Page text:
Firefighters with Environment and Natural Resources are fighting nine forest fires sparked overnight by lightning in the area of Fort McPherson and Tsiigehtchic.
Four new fires are burning within 60 kilometres of Fort McPherson, four more are burning less than 100 kilometres east of Inuvik and the Dempster Highway and one fire is burning just over 70 kilometres east of Tsiigehtchic.
Crews are conducting an initial attack on the four fires near Fort McPherson after smoke reports alerted authorities to the fires. One crew and helicopter is on site with two air tanker groups, and ENR reports crews and addition aircraft are en route from both Inuvik and Tsiigehtchic to help out.
“Currently two crews are actioning two fires in the Midway Lake area,” said ENR spokesperson Jaimee Kepa. “Heavy tanker action was taken last night on priority fires.
“A tanker from Inuvik and Norman Wells was in the area over Midway Lake and Sunny Lake. One crew is currently actioning fires in the Western Region. We currently have more resources coming to Inuvik today: four crews, two fire techs, and one ignition specialist arriving today in the evening.”
All the new fires were started by lightning strikes overnight as temperatures dropped from 31 C Wednesday evening to 12 C by 9 a.m. Thursday morning.
The sudden drop in temperature has minimized the risk to the public from the fires, noted Kepa.
“As of right now, given the weather, we are experiencing way less fire activity,” said Kepa. “This down turn in weather will aid in getting some of these fires under control. None of these fires pose a danger to the public but may pose threat to values at risk.”
Lightning is becoming more frequent in the Arctic as climate change progresses. A March 22 study published in Geophysical Research Letters found that the frequency of lightning in the Arctic circle has tripled in the last decade. The study noted that average temperatures in the Arctic increased from 0.65 C to 0.95 C higher than pre-industrial temperatures, creating more frequent conditions for lightning storms. The researchers measured 18,000 lightning strikes in 2010 and over 150,000 in 2020.
Lightning is also being observed over sea ice, being seen nearly at the North Pole. The study also notes with Arctic sea ice receding at a rate of 13 per cent per decade, cruise-liners and other large ships could become potential lightning rods during the summer months.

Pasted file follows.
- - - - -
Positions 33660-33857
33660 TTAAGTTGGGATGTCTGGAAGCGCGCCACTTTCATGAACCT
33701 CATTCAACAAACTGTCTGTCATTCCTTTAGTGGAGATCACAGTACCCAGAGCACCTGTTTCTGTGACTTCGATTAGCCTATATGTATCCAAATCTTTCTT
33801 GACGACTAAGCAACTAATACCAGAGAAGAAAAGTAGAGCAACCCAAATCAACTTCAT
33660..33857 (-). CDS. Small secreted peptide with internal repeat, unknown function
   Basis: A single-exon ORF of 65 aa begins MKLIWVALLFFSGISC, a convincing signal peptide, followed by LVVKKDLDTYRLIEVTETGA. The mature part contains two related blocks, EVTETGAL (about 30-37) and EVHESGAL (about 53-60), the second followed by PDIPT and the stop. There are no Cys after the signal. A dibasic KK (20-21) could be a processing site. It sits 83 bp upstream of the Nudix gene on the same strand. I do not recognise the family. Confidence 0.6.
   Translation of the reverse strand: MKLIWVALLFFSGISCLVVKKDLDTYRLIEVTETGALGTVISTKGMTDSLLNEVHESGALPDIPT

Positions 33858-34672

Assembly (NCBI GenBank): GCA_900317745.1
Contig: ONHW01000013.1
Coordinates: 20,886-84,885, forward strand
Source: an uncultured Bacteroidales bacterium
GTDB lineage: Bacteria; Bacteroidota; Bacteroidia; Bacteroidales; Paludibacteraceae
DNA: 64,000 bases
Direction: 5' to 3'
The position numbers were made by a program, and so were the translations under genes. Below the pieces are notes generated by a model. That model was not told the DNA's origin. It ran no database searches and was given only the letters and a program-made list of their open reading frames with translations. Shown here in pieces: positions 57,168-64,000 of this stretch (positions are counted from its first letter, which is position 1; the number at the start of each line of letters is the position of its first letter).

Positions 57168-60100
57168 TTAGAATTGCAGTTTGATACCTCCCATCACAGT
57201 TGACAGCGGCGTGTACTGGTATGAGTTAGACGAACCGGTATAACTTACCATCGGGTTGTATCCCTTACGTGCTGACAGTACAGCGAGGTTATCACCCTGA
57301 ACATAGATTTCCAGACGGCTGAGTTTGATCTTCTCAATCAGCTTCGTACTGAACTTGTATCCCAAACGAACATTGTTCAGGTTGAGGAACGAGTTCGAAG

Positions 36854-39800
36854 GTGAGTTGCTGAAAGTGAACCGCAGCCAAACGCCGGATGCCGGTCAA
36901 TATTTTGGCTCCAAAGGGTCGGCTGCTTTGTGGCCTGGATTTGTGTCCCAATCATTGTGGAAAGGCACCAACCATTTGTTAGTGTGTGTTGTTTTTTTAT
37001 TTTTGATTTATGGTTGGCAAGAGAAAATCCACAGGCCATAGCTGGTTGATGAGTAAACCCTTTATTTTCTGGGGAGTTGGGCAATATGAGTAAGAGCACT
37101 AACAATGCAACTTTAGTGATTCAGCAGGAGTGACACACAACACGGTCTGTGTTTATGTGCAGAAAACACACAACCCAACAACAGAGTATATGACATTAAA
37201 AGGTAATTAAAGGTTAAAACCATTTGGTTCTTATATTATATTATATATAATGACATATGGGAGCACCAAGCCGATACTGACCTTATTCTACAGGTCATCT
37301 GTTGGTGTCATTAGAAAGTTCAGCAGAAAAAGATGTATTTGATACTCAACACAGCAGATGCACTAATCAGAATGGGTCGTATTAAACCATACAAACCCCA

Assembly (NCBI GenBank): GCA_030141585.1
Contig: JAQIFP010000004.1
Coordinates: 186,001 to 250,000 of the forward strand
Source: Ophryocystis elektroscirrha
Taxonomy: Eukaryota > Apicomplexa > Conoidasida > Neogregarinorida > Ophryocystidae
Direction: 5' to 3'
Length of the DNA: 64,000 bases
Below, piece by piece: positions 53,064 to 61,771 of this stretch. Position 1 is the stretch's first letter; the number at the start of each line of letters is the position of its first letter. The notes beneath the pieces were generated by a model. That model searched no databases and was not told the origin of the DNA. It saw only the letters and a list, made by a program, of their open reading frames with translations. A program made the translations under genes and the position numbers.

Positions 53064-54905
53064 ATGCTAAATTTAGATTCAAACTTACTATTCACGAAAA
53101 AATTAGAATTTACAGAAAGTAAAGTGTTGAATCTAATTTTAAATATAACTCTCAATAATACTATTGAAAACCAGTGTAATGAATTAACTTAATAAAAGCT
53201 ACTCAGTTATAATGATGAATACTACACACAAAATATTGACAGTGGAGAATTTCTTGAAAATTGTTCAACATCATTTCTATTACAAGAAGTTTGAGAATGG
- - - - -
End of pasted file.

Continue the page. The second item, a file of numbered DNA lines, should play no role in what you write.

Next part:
“(Historically,) the number of lightning strikes in the high Arctic is very low,” said Environment and Climate Change Canada meteorologist Terri Lang. “To see a higher number of lightning strikes is alarming. Of course, you can’t tie one event to climate change, but increases in thunderstorm activity and lightning moving further and further north is consistent with the science of climate change. That’s what’s predicted.
“One of the things you need to form thunderstorms is heat.”
She noted the majority of lightning strikes recorded by the government were far to the south of Fort McPherson, but added the agency doesn’t maintain a large stock of lightning detectors in the Beaufort Delta because lightning has historically been quite rare.
“Because of where our sensors are placed, the detection drops off quite a but the further north you go,” she said. “We might need to expand the network because of what’s happening, because we’re seeing more and more lightning across the north.”
In total, there are 11 active fires in the Beaufort Delta, one sitting on the Yukon border south of Tsiigehtchic, also caused by lightning, and the other at the landfill in Fort McPherson. This last fire was human-caused and is under initial attack.
Fort McPherson, Tsiigehtchic and Inuvik are listed as extreme fire hazards and will remain that way for the next few days. There have been 20 fires in total this year in the Beaufort Delta, covering a total area of 2,845 hectares.